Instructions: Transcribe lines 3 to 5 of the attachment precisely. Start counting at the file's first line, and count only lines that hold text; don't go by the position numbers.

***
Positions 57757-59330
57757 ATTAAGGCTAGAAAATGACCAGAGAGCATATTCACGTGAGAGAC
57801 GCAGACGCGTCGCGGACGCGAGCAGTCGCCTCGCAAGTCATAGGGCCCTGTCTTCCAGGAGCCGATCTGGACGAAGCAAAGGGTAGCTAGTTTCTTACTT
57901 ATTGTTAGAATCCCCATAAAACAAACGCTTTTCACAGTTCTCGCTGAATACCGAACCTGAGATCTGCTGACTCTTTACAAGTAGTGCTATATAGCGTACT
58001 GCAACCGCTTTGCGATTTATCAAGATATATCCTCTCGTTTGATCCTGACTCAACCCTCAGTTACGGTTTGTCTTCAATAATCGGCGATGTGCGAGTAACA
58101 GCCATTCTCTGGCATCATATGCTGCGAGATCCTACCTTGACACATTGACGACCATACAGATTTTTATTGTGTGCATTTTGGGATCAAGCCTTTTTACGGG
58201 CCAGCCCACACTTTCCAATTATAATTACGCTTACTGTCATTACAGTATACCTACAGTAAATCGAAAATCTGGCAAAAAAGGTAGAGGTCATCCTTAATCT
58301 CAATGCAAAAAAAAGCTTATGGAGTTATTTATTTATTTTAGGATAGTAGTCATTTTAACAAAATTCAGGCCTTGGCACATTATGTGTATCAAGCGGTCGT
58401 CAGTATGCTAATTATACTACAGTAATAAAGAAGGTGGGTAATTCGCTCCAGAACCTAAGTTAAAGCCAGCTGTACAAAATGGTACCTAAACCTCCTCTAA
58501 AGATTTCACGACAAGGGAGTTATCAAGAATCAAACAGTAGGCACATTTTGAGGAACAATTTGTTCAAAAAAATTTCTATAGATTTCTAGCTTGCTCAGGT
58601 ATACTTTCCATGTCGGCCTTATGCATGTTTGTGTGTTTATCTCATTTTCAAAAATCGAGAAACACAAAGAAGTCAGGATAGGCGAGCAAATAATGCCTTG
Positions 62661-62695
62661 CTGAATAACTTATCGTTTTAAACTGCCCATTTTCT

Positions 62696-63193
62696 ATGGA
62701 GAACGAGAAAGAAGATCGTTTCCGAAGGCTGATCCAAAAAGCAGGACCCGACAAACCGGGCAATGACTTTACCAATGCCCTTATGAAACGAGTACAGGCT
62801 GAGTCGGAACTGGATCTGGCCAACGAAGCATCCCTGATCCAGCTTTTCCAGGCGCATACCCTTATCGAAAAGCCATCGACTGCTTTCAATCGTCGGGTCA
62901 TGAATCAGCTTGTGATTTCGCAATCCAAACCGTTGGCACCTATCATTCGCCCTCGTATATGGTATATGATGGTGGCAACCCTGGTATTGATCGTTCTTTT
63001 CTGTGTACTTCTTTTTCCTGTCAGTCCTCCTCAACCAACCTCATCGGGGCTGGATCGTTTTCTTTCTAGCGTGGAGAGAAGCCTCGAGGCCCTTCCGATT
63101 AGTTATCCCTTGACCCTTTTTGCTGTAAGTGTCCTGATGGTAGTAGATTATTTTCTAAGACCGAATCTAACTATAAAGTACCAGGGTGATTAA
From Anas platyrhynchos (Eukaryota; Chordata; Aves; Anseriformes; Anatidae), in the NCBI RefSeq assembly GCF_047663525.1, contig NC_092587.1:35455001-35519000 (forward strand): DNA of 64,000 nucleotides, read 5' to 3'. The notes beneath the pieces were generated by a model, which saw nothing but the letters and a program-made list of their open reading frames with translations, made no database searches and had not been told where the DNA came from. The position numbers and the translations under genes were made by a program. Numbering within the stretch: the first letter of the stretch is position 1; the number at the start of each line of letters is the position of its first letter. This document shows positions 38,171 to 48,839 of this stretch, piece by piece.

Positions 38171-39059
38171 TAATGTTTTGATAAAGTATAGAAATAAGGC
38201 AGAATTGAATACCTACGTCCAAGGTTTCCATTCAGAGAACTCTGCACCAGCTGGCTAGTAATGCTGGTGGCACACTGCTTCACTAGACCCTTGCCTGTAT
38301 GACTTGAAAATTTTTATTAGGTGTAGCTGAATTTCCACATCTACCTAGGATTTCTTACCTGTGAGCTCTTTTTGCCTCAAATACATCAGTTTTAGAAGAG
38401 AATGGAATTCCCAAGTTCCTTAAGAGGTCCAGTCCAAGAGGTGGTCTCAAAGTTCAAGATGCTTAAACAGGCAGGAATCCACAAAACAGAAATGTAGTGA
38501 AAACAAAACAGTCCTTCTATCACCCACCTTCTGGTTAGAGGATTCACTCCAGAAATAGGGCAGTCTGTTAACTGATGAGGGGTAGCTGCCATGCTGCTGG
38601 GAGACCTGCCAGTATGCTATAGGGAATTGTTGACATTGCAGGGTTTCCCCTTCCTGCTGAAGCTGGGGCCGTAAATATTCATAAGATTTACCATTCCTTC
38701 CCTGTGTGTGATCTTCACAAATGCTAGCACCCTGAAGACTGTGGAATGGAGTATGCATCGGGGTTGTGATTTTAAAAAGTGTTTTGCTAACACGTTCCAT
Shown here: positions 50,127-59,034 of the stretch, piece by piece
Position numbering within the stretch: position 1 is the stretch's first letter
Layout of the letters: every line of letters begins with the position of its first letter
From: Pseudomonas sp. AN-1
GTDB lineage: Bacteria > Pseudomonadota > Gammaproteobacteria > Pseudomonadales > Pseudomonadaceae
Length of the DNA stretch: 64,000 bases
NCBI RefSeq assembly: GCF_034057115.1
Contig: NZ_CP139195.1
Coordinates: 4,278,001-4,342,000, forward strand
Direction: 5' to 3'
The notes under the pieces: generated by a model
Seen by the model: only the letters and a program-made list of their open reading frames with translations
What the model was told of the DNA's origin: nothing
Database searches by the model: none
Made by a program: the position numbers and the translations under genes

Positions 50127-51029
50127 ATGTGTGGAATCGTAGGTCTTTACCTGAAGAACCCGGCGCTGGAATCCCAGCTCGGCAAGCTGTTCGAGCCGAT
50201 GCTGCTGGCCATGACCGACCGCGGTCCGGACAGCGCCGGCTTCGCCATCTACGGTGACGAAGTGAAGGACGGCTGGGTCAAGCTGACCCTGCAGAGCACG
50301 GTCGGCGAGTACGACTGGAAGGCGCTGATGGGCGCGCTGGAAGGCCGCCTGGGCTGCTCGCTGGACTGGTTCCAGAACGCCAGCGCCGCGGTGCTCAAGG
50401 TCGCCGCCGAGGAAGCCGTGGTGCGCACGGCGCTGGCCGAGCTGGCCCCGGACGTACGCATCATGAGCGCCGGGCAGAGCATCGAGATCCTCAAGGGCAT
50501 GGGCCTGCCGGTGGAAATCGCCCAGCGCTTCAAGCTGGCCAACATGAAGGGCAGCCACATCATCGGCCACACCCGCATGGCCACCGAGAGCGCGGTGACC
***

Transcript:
57801 GCAGACGCGTCGCGGACGCGAGCAGTCGCCTCGCAAGTCATAGGGCCCTGTCTTCCAGGAGCCGATCTGGACGAAGCAAAGGGTAGCTAGTTTCTTACTT
57901 ATTGTTAGAATCCCCATAAAACAAACGCTTTTCACAGTTCTCGCTGAATACCGAACCTGAGATCTGCTGACTCTTTACAAGTAGTGCTATATAGCGTACT
58001 GCAACCGCTTTGCGATTTATCAAGATATATCCTCTCGTTTGATCCTGACTCAACCCTCAGTTACGGTTTGTCTTCAATAATCGGCGATGTGCGAGTAACA